04 November 2022

Resorting to cruises

We are sailing off Milford Sound after the trip across the Ditch. The Ditch, as confirmed by a trivia question today. Not the Tasman, much to the amusement of an Englishman in our trivia team. This is one of the things you do on a cruise, along with a pop choir (at least something I do) and drinking and shows and eating and meeting people. We are on the Majestic Princess on a 12 day cruise Syd>NZ>Syd. A return to cruising post-pandemic, hoping not to be struck down. Let's hope. There nary a mask aboard, or at least in view, at least so far. That might change. In the meantime, we are eating and meeting and that the essence of a cruise for me. It's a floating resort, after all, so not an intellectual experience, or a challenging travel experience, but it is an opportunity to meet people from outside Canberra and that interests me, even if many of the Australians know Canberra well enough or have kids here. The other observation is age. This is not a young population, even if it is big. MP is 140,000 tons and able to carry 3,500 passengers so quite big and that can change the experience. Also, given a trip to NZ in the era of La Nina, this is also not a warm, sunny trip. Plenty of proud grandparents, even great-gps of recognisable ages. We are ensconced at our bar as a place to meet people, and always sharing tables, again as a means to meet people, and otherwise chatting where feasible. And listening to the bands, which is the interest of CJ.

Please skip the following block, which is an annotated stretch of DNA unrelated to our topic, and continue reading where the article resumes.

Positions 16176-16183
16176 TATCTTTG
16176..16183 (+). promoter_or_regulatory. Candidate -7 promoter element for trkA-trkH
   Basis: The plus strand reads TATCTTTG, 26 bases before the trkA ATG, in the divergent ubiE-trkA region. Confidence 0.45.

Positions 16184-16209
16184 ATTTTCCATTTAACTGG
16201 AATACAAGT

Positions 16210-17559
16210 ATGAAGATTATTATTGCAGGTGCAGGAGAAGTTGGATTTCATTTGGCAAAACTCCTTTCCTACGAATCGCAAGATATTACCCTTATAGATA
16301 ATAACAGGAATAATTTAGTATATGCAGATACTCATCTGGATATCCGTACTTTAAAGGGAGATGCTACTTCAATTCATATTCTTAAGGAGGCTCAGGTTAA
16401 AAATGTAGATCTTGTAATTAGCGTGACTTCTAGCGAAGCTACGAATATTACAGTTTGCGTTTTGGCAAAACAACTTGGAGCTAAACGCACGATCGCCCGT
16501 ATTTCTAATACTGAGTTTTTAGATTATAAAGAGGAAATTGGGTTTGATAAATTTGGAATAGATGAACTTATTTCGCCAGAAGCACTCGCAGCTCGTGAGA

I always expect decent entertainment on a cruise ship. Not always stars, despite the story of the Seekers, but decent musicians and entertainers who go through a selection process and work hard on the job. Often well trained, on the job or formally. So classical players will appear, piano or strings, or covers bands with long lists of tracks on instant recall, and a show band that can read its way through often well- or messilly-annotated charts. That's another skill, of course. The whole tends to the predictable, the popular, the variety, but decently done. I have yet to watch a proper show on this trip and, given problems with raising the curtain in the theatre, we may not, but we did see the dancers, perhaps 8, lithe and long, bouncing through, squinting at a mate, perhaps, running the Zumba or Line dancing class. You need some movement given the food and grog on tap. All a part of the resort experience. So, what of the resident musos?

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